Slashers, those horror movies that consist of a monster or maniac stalking and or killing a succession of people, usually teenagers, are considered even less deserving of study. They are “at the bottom of the horror heap” critically, “the most disreputable form of the horror film,” and although a few slashers from the 1970s, such as ‘Halloween’ or ‘The Texas Chainsaw Massacre,’ have been examined for cultural significance, these are rare examples. The 1970s are considered a brief “renaissance” in horror, where progressive films challenged societal norms and traditional depictions of female subjectivity, yet the late 1980s as an era are denied that status.
Yet the legacy of the three major horror characters to emerge during the 1980s, Freddy Krueger of ‘A Nightmare on Elm Street,’ Jason Voorhees of the ‘Friday the 13th’ series, and Pinhead of ‘Hellraiser,’ lives on as the virtual definition of film horror today. These slasher films, although “beyond the purview of the respectable (middle-aged, middle-class) audience,” have importance as cultural texts, both because of their immense and enduring popularity with adolescents, and because of their firmly entrenched status as “outsider” cinema, apart from more accepted forms of film and their more acceptable mainstream messages.
The primary rationale for the slasher film’s status as a low culture within academia is its consistent depiction of targeted female victims: Even approving discussions of horror consistently bemoan the slasher as “explicitly about the destruction of women.” Films that prominently feature women victims are harmful to women, the argument states, and slashers fit that description perfectly. Women are repeatedly killed, apparently in conformance to the monster’s attempt at repressing the dangerous sexuality they exhibit (during the obligatory nude scene) or seek out during the course of the film. Thus, the ‘Hellraiser’ series, in which a woman is stalked after finding a symbolic Pandora’s box, “share[s] with the slasher film the simple notion of adolescent sexual curiosity deserving immediate, violent retribution.” This is the predominant opinion in horror film criticism and has produced the stereotypical reaction among both filmmakers and critics of the John Howard Carpenter opening quote: Horror films, because of their seemingly anti-woman stance, are no place for feminists to be.
Female viewership of slashers is therefore considered problematic: Isabel Cristina Pinedo, in her discussion of female horror film viewing, details how for “the female viewer accused of masochism or the female fan labelled an apologist for a woman-hating genre, there is no room for pleasure.” A female horror viewer is a “sex traitor,” blindly perpetuating oppressive norms, or else misunderstanding what she is seeing. The only “proper” response to these films for a feminist is condemnation and avoidance.
Yet, although the statistical proportion of female to male viewers of horror films is largely contested, there is no denying that female viewership of slashers exists. The ‘A Nightmare on Elm Street’ series, in particular, is noted by at least one critic for its increased viewership by adolescent girls, usually in groups. Dismissing these films without careful consideration is too simplistic, especially in light of their cultural complexity. The “seemingly endless” sequels of the 1980s are not merely exploitation. Rather, as texts, they go surprisingly out of their way to present images of women and youth that subvert mainstream expectations. In fact, the people these films aim to speak to most are the “feminists, children under seventeen, and wimps,” the unprivileged “other” groups of society that are excluded from John Howard Carpenter’s imaginary audience.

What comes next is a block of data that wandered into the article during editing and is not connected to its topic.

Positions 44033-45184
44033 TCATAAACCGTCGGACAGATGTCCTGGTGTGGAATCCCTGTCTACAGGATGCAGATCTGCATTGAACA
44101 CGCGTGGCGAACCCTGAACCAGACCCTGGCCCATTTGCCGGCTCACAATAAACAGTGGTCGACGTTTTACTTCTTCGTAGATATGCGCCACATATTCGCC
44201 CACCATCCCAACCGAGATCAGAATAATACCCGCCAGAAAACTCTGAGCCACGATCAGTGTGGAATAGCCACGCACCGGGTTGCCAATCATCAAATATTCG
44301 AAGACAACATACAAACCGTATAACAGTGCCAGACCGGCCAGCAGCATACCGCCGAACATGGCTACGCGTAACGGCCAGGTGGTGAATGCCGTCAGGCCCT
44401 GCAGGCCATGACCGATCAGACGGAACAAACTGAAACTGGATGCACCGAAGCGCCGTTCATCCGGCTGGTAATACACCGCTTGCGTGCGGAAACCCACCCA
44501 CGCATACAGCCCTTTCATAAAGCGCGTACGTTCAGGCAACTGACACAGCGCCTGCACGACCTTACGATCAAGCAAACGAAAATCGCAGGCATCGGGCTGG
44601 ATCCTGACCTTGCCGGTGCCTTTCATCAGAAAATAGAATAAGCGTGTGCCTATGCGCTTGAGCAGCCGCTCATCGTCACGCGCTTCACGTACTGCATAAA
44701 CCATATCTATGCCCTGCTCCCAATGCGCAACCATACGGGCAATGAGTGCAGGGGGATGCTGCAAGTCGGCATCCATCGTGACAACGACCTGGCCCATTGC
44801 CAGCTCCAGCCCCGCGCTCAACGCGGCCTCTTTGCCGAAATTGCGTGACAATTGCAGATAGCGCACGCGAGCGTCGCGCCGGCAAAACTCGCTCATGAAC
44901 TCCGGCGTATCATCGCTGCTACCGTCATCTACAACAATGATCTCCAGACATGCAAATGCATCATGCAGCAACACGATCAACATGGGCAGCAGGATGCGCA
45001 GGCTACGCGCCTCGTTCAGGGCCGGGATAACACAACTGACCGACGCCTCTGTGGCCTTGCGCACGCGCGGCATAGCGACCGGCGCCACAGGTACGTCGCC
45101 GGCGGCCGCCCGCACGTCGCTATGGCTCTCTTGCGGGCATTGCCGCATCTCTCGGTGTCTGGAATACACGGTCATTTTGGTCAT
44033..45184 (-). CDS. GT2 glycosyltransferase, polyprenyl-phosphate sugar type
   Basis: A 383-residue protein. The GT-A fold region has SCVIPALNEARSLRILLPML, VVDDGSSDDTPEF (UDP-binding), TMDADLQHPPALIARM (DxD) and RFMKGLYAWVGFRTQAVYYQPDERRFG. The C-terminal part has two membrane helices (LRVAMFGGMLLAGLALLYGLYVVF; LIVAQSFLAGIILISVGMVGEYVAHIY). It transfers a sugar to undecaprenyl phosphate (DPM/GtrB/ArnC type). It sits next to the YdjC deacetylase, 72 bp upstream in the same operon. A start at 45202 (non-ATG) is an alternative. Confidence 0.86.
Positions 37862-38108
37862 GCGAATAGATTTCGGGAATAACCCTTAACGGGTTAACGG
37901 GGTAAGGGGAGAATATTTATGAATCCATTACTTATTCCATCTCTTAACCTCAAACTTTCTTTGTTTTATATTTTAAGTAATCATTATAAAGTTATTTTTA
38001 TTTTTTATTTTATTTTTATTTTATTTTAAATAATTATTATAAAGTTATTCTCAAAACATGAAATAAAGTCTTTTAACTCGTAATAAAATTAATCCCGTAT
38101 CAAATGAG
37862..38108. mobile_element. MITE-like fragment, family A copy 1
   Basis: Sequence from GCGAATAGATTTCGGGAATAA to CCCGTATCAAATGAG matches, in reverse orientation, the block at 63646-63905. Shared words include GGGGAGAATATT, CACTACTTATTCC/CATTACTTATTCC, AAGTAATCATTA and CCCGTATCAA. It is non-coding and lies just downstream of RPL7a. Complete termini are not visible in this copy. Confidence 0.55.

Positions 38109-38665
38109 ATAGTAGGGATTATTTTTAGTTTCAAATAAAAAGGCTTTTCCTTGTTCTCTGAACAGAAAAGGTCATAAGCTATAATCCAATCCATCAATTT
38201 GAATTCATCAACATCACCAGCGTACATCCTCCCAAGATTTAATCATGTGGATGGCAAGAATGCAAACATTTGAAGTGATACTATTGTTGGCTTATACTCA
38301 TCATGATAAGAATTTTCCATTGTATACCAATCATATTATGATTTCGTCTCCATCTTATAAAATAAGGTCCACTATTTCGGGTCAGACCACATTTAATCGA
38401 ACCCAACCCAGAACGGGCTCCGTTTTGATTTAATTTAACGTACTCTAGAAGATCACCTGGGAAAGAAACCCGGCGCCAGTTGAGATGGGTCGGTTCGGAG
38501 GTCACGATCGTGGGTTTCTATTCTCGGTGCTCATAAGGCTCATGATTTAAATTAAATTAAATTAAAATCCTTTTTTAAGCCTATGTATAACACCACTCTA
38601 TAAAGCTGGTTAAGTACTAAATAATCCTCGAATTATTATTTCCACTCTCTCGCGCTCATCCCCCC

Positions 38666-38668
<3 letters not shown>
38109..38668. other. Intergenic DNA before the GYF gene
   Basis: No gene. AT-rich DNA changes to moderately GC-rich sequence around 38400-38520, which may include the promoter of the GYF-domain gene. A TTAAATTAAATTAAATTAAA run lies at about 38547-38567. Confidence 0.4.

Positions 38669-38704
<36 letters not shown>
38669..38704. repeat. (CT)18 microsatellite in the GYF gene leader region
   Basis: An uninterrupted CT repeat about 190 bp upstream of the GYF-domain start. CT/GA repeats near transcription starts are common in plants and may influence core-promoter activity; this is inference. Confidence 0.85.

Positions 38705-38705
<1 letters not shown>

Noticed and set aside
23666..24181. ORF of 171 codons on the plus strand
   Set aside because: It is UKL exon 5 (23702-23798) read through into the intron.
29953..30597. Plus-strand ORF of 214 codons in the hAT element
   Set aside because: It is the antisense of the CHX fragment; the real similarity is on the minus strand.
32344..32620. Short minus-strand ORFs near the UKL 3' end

The most consistent element in slasher sequels is the “final girl,” the surviving female Carol J. Clover speaks of in her examination of horror and gender ‘Men, Women, and Chainsaws.’ After all her friends have been eliminated by the film’s monster, this woman is the one who recognizes the horror surrounding her and fights back against her attacker and defeats him, typically single-handedly, She is the undisputed main character, both because of increased character development afforded to her throughout the film and because of her early discovery of the killer, evident to the viewing audience from the beginning of the film. In this position, her “perspective approaches our own privileged understanding of the situation:” She knows what we know, and the “final girl” becomes an “I” for the audience to identify with.
Carol J. Clover describes how the genre has evolved, from the passive defense of the surviving female of ‘The Texas Chainsaw Massacre’ (she eludes Leatherface until she is ultimate rescued by a passing truck driver) to the active defense of Laurie from ‘Halloween,’ who, in the last sequence of the film, ceases to run and retaliates against Michael Myers, matching him in violence. In the major 1980s slashers, this shift increases and the “final girl” is depicted as more powerful than ever before. Unlike the 1970s slasher heroines, who usually survived seemingly at random, based on their ability to scream, run, and avoid the pursuing monster, the new generation of “final girls” is notable for its unflinching determination and strength. While their supposedly more progressive 1970s ancestors are said to exude the “qualities of character that enable her, of all the characters, to survive what has come to seem unsurvivable,” the heroines of the 1980s series go much further than simply defending themselves, matching or exceeding the powers of their monsters with their own.